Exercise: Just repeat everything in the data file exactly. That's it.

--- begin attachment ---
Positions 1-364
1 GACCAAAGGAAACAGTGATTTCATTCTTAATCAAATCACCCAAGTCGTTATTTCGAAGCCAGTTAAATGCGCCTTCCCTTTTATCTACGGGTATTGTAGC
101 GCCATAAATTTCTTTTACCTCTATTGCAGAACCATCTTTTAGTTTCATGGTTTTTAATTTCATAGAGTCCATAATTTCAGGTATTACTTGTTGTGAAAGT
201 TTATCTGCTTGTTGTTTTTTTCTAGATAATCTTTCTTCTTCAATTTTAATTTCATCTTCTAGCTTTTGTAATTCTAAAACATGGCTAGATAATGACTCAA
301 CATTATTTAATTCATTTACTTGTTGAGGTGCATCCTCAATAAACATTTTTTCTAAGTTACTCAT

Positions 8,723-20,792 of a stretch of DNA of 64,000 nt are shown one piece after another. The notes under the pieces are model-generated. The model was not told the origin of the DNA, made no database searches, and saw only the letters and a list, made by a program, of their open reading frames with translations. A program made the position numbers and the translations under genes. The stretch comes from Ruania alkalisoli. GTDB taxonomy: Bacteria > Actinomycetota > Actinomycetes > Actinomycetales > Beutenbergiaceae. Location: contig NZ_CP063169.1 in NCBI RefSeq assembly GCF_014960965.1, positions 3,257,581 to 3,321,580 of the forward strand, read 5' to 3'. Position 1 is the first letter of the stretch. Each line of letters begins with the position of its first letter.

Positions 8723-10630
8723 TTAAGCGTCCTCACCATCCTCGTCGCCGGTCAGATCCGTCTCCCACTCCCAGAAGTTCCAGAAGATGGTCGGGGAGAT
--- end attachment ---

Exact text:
Positions 1-364
1 GACCAAAGGAAACAGTGATTTCATTCTTAATCAAATCACCCAAGTCGTTATTTCGAAGCCAGTTAAATGCGCCTTCCCTTTTATCTACGGGTATTGTAGC
101 GCCATAAATTTCTTTTACCTCTATTGCAGAACCATCTTTTAGTTTCATGGTTTTTAATTTCATAGAGTCCATAATTTCAGGTATTACTTGTTGTGAAAGT
201 TTATCTGCTTGTTGTTTTTTTCTAGATAATCTTTCTTCTTCAATTTTAATTTCATCTTCTAGCTTTTGTAATTCTAAAACATGGCTAGATAATGACTCAA
301 CATTATTTAATTCATTTACTTGTTGAGGTGCATCCTCAATAAACATTTTTTCTAAGTTACTCAT

Positions 8,723-20,792 of a stretch of DNA of 64,000 nt are shown one piece after another. The notes under the pieces are model-generated. The model was not told the origin of the DNA, made no database searches, and saw only the letters and a list, made by a program, of their open reading frames with translations. A program made the position numbers and the translations under genes. The stretch comes from Ruania alkalisoli. GTDB taxonomy: Bacteria > Actinomycetota > Actinomycetes > Actinomycetales > Beutenbergiaceae. Location: contig NZ_CP063169.1 in NCBI RefSeq assembly GCF_014960965.1, positions 3,257,581 to 3,321,580 of the forward strand, read 5' to 3'. Position 1 is the first letter of the stretch. Each line of letters begins with the position of its first letter.

Positions 8723-10630
8723 TTAAGCGTCCTCACCATCCTCGTCGCCGGTCAGATCCGTCTCCCACTCCCAGAAGTTCCAGAAGATGGTCGGGGAGAT